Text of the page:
I came across a recent Twitter post by Marc Riley, formerly of The Fall. He’d retweeted a link to a Guardian article by Daniel Dylan Wray, entitled Bring that beat back: why are people in their 30s giving up on music?, questioning why so many of his friends preferred wallowing in nostalgia to listening to new music.
Marc is one of my favourite R6 DJs because he so effortlessly balances playing classics (everything from Bowie to Beefheart) to championing new acts. Earlier this year, his show’s opening tracks featured Iggy Pop and The Stooges seminal proto-punk anthem ‘TV Eye’ from 1970’s Funhouse segueing into 2021 psychedelic punk gem ‘I, Moron,’ by The Lovely Eggs from Lancaster, on which Iggy provides backing vocals. As R6 DJ and fellow Man City fan Mark Radcliffe once stated: “Never get too old to listen to something new!”
Wire, who were playing post-punk music long before most of their contemporaries were even punk bands, have released 17 studio albums in 45 years, the most recent Mind/Hive, being released on their PinkFlag label in 2020. Throughout their eclectic career they have steadfastly refused to rely on past glories. If you want to hear them play '12XU' you'll have to dig out their first album, the B-side of their debut single 'Mannequin,' or the compilation album, The Roxy London WC2.
Noel Gallagher has castigated Radiohead for experimenting with 'difficult' electronic soundscapes rather than playing variations of 'Creep,' and Harry Styles for releasing songs without writing middle eights for them. UK Subs, 999, Chelsea, Stiff Little Fingers, The Stranglers, and many other names recognisable to anyone who bought Sounds magazine in the late 1970s are still drawing crowds at 'punk festivals' in the 2020s. Roxy Music are embarking on their 50th anniversary tour later this year. And can you imagine a world where The Rolling Stones stop touring? The potency of nostalgia is a constant.
But surely one of the most incredible aspects of music is whether based on Western music's octaves of eight, seven-note scales (typical of Middle Eastern music) or pentatonic scales of five (traditional Chinese music), there are finite notes available. Yet this source material has allowed the creation of everything from Beethoven to The Beatles to Bowie to whatever song is currently bobbing around someone's head at this precise moment prior to being jammed, fine-tuned, then recorded at some point in the future.
Another post-punk legend, Mark E Smith, once put it to a heckler on The Fall's seminal live album Totale's Turns (Rough Trade, 1980): "Are you doing what you did two years ago? Yeah? Well, don't make a career out of it." So many performers have achieved career longevity by doing just that.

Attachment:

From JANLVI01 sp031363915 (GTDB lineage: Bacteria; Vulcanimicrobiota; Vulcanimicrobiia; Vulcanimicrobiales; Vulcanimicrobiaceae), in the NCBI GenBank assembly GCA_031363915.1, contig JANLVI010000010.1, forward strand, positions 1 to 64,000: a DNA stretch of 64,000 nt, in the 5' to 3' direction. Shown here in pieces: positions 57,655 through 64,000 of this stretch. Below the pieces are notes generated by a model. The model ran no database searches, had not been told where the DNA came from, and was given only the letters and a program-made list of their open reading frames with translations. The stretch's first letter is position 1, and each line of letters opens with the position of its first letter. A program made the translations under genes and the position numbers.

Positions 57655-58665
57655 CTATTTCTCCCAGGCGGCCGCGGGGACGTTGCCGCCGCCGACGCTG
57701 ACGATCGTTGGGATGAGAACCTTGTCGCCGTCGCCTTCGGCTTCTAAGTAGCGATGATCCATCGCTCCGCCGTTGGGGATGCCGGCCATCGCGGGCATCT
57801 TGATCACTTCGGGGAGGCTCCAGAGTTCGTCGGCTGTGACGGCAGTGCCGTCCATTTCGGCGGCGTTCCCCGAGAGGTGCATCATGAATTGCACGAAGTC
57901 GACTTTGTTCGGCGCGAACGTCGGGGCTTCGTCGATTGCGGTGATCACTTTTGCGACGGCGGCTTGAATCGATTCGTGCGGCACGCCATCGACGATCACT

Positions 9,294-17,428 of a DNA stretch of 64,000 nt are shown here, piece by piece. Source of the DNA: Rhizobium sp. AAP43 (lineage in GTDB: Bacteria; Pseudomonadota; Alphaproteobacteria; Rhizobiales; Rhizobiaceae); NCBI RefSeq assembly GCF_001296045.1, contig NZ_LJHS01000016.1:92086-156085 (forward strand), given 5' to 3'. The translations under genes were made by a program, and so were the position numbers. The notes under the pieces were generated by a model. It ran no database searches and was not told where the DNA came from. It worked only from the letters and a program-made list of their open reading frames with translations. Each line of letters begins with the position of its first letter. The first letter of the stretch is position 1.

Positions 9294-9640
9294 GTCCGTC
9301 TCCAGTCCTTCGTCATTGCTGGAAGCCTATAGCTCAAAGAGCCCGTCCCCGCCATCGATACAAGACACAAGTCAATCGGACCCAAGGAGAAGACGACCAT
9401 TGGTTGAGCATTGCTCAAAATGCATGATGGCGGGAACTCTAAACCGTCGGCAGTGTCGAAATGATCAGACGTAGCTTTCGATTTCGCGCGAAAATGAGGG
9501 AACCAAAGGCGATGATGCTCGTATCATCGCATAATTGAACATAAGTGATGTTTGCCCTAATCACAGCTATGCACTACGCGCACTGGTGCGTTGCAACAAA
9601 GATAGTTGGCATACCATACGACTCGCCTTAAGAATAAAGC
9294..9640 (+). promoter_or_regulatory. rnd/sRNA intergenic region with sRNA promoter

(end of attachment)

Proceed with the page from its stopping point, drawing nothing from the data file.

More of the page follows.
There will always be a place for nostalgia, but it's moving on and exploring the possibilities that ensure music remains so vital to the human spirit. What I love about BBC Radio 6, whether you're listening to Marc Riley, Mary Anne Hobbs, Steve Lamacq, Lauren Laverne, Iggy Pop, Tom Robinson, Craig Charles, Guy Garvey, The Blessed Madonna, Stuart Maconie et al, is that you are just as likely to hear something you've never heard before, but which might just blow your mind, as a track you're hearing for the Nth time. (Although listening to Captain Sensible's incendiary bassline introing 'Neat Neat Neat' on Craig Charles' 'trunk of punk' will always lift the spirits, Nth time or not.)
Difficult or catchy; rock or dance, here's just a snippet of the many acts I've been introduced to by this essential radio station:
Warmduscher, White Denim, Fat White Family, David Holmes, Floating Points, Crows, Life, Shame, Wesley Gonzalez, Ghost Power, Tame Impala, Father John Misty, Arlo Parks, Cat Power, Mattiel, Lucy Dacus, The Big Moon, Big Thief, Flossing, Courting, Simian Mobile Disco, Japanese Television, Unknown Mortal Orchestra, M83, B.C. Camplight, Broken Social Scene, Working Men's Club, NewDad, Anna Calvi, Anna B Savage, Anna Phoebe, Kelly Lee Owens, Thundercat, Porij, Porridge Radio, St. Vincent, Teleman, Jane Weaver, unloved, The Lipschitz, Bessie Turner, The Bug Club, Yot Club, Jon Hopkins, Katy J Pearson, Pale Blue Eyes, The Oh Sees, Animal Collective, LoneLady, Max Cooper, Mitski, Yard Act, Wet Leg, English Teacher, Dry Cleaning, Penelope Isles, Sharon Van Etten, Sports Team, Metronomy, Port Sulphur ...
Music is the most subjective artform of all, and musicians will always be compelled to consider fresh ways to express themselves, through innovative variations of those stock eight(ish) notes. That list in the previous paragraph. As the late, great Mark Hollis of Talk Talk sang in 'It's My Life' ... It Never Ends ...